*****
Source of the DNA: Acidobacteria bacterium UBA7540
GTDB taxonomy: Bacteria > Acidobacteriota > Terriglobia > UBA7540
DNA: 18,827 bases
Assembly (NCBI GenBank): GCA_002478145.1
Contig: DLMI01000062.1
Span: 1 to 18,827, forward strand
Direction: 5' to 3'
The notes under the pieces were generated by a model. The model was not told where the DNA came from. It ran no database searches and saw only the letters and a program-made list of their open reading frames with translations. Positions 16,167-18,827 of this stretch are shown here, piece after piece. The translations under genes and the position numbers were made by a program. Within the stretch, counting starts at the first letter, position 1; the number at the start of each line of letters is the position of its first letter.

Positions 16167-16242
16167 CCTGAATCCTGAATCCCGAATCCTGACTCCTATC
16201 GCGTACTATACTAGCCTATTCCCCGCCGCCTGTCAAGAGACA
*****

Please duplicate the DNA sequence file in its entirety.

Source of the DNA: Acidobacteria bacterium UBA7540
GTDB taxonomy: Bacteria > Acidobacteriota > Terriglobia > UBA7540
DNA: 18,827 bases
Assembly (NCBI GenBank): GCA_002478145.1
Contig: DLMI01000062.1
Span: 1 to 18,827, forward strand
Direction: 5' to 3'
The notes under the pieces were generated by a model. The model was not told where the DNA came from. It ran no database searches and saw only the letters and a program-made list of their open reading frames with translations. Positions 16,167-18,827 of this stretch are shown here, piece after piece. The translations under genes and the position numbers were made by a program. Within the stretch, counting starts at the first letter, position 1; the number at the start of each line of letters is the position of its first letter.

Positions 16167-16242
16167 CCTGAATCCTGAATCCCGAATCCTGACTCCTATC
16201 GCGTACTATACTAGCCTATTCCCCGCCGCCTGTCAAGAGACA